As the country once again celebrates the Rev. Martin Luther King Jr.'s birthday, it is useful for us to re-examine the civil rights leader's philosophy.
He was not just a dreamer. He was a scathing critic of America for failing to live up to its ideals. As he said in a seldom-quoted passage of his 1963 "I Have a Dream" speech, "America has defaulted on this promissory note insofar as her citizens of color are concerned. Instead of honoring this sacred obligation, America has given the Negro people a bad check which has come back marked 'insufficient funds.'"
In the last several years of his life, King advocated a radical restructuring of American society. He was an unflinching opponent of racist laws and oppressive policies, and he disobeyed unjust laws in order to bring about positive change. This is a far cry from the one-dimensional caricature that has become King's popular image today.
On Feb. 4, 1968, only two months before his assassination, King gave a sermon at Ebenezer Baptist Church entitled "The Drum Major Instinct." In it, he condemned racism, economic exploitation and militarism, which he defined as the "triple evils that are interrelated." King understood that in order to eliminate one of these triple evils, it was necessary to eliminate them all.
Civil disobedience had religious significance to King. He reminded his congregation that at one time public opinion had turned against Jesus. The prophet of that day was regarded as a troublemaker and agitator who engaged in civil disobedience and disobeyed injunctions.
Economic justice was a pillar of King's thought. He called for a Bill of Rights of the Disadvantaged, and urged the eradication of poverty for all people, regardless of color. When he was imprisoned in Birmingham Jail for civil disobedience, King recalled a conversation he had with his some of the jail guards: "And when those brothers told me what they were earning, I said, 'Now, you know what? You ought to be marching with us. You're just as poor as Negroes.' And I said, 'You are put in the position of supporting your oppressor, because through prejudice and blindness, you fail to see that the same forces that oppress Negroes in American society oppress poor white people.'"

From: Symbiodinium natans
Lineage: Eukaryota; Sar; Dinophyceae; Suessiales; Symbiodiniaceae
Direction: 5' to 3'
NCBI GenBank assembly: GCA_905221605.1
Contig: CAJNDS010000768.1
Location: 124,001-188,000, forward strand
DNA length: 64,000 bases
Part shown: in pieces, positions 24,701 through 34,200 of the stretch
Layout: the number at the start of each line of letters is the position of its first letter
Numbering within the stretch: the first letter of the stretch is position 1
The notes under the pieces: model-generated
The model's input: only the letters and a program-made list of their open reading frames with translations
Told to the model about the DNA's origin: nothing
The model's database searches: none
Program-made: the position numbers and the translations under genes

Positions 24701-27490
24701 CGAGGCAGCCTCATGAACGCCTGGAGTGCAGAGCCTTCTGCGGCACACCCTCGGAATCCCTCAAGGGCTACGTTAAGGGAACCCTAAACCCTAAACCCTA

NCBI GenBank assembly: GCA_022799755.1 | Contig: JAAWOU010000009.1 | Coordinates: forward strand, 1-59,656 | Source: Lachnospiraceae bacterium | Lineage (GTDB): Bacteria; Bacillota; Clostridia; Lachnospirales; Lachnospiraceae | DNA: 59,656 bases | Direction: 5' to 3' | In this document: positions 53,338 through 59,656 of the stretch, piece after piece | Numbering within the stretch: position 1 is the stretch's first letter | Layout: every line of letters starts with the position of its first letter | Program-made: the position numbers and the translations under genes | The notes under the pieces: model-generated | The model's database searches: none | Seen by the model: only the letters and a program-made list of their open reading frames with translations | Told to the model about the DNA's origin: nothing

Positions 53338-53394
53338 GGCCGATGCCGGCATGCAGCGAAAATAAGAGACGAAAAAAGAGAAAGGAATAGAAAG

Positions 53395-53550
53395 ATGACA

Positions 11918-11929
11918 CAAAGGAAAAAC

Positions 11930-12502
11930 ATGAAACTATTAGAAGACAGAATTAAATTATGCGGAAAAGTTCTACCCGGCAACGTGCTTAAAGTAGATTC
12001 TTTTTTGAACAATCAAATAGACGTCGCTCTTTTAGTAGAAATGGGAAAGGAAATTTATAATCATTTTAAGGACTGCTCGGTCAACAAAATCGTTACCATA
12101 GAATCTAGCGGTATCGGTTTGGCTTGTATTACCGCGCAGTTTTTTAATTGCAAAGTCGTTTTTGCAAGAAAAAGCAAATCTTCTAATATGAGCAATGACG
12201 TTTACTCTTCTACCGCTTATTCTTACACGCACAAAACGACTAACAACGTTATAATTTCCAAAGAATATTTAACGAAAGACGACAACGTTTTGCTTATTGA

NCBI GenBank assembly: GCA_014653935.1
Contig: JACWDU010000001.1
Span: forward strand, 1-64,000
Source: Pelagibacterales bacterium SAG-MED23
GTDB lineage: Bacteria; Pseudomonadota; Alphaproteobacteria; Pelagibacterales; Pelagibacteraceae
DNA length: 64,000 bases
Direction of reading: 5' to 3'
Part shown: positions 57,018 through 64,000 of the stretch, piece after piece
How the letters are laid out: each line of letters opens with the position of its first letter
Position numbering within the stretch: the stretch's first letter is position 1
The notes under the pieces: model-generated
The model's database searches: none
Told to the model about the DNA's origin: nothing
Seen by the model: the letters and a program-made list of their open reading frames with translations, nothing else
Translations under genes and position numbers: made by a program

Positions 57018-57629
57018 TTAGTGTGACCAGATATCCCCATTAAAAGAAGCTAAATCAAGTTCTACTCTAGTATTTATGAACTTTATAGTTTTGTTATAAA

King believed that America's military exploits overseas were linked to the civil rights struggle at home, and reflected our arrogance as a nation. "God didn't call America to engage in a senseless, unjust war as the war in Vietnam. And we are criminals in that war. We've committed more war crimes almost than any nation in the world."
And he realized that the war was diverting desperately needed resources from domestic social programs. "This day we are spending $500,000 to kill every Viet Cong soldier. Every time we kill one we spend about $500,000 while we spend only $53 a year for every person characterized as poverty-stricken in the so-called poverty program, which is not even a good skirmish against poverty."
Decades later, Americans have learned few lessons from King.
Thirty-seven million Americans live below the poverty line, including 13 million children.
Approximately 45 million of us -- or more than 15 percent of the U.S. population -- do not have health insurance.
The devastation in New Orleans and the rest of the Gulf Coast brought to light the lingering problems of race and class.
And the nation squanders away its resources on the failed war in Iraq.
On March 31, 1968, King preached his final Sunday sermon at the Washington National Cathedral, four days before his assassination. In the sermon, he noted that "one of the great liabilities of life is that all too many people find themselves living amid a great period of social change, and yet they fail to develop the new attitudes, the new mental responses, that the new situation demands. They end up sleeping through a revolution."
We still need to develop these new attitudes and new mental responses. We still need to wake up.
David A. Love is a lawyer and writer based in Philadelphia. He can be reached at email@example.com.